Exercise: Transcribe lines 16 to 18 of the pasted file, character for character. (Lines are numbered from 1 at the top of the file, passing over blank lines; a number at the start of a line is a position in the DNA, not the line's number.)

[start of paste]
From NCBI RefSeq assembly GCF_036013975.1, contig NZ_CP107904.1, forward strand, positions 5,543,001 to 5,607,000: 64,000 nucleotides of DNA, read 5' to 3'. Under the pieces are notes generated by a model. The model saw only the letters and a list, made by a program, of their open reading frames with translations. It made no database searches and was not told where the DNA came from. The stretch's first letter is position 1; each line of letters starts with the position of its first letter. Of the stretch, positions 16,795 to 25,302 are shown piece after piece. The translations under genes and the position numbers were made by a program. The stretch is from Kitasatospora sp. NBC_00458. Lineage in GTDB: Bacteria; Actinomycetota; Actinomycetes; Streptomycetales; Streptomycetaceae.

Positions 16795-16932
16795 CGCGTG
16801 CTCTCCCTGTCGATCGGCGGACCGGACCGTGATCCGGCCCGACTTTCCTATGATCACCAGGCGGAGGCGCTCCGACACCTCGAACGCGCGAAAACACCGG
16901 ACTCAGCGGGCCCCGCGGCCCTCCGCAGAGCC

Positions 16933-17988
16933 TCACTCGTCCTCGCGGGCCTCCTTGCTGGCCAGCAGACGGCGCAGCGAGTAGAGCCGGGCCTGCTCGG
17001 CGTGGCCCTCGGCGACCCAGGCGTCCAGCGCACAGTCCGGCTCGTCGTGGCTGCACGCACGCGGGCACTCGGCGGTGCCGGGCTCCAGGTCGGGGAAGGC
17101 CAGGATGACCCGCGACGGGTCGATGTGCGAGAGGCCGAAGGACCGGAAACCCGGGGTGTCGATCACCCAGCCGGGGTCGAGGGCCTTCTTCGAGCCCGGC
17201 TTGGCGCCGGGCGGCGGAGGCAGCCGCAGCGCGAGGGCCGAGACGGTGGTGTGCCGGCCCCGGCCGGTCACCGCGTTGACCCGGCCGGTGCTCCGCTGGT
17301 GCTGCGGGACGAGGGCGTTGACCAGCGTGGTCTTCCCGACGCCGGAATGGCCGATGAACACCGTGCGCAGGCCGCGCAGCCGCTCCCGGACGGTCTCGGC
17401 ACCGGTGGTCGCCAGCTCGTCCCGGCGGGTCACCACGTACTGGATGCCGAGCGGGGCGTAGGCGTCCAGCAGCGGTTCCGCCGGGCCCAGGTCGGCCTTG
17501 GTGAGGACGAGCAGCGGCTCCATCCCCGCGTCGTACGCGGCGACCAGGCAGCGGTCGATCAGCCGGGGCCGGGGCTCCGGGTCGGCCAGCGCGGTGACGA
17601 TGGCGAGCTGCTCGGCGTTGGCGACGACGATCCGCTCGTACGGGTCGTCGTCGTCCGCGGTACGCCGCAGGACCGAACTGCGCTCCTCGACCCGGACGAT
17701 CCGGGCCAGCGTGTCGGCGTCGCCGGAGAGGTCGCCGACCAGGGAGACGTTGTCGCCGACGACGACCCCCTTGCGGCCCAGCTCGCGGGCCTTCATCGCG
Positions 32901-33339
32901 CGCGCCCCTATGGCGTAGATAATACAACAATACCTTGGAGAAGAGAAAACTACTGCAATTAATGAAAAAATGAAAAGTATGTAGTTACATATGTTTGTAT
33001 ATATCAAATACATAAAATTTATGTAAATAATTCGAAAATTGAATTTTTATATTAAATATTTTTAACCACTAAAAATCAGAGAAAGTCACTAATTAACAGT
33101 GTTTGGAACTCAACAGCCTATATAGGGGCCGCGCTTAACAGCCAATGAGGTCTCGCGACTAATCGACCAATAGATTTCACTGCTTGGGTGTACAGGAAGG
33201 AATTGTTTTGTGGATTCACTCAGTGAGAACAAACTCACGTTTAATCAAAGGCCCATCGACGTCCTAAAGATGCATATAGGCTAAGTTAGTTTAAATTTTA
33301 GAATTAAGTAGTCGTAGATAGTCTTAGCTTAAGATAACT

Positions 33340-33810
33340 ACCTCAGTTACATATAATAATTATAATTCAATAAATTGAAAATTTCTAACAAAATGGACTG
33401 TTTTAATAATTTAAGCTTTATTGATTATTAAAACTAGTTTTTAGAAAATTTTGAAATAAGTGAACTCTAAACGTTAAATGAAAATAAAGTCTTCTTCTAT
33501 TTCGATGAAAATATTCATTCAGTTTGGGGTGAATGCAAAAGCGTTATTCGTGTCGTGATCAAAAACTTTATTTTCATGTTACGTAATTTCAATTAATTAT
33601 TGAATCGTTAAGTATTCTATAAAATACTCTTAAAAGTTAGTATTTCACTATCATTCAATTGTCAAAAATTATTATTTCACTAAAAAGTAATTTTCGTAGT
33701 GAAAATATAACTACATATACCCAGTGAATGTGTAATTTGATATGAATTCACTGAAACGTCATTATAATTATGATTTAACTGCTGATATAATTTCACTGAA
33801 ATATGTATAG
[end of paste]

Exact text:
Positions 32901-33339
32901 CGCGCCCCTATGGCGTAGATAATACAACAATACCTTGGAGAAGAGAAAACTACTGCAATTAATGAAAAAATGAAAAGTATGTAGTTACATATGTTTGTAT
33001 ATATCAAATACATAAAATTTATGTAAATAATTCGAAAATTGAATTTTTATATTAAATATTTTTAACCACTAAAAATCAGAGAAAGTCACTAATTAACAGT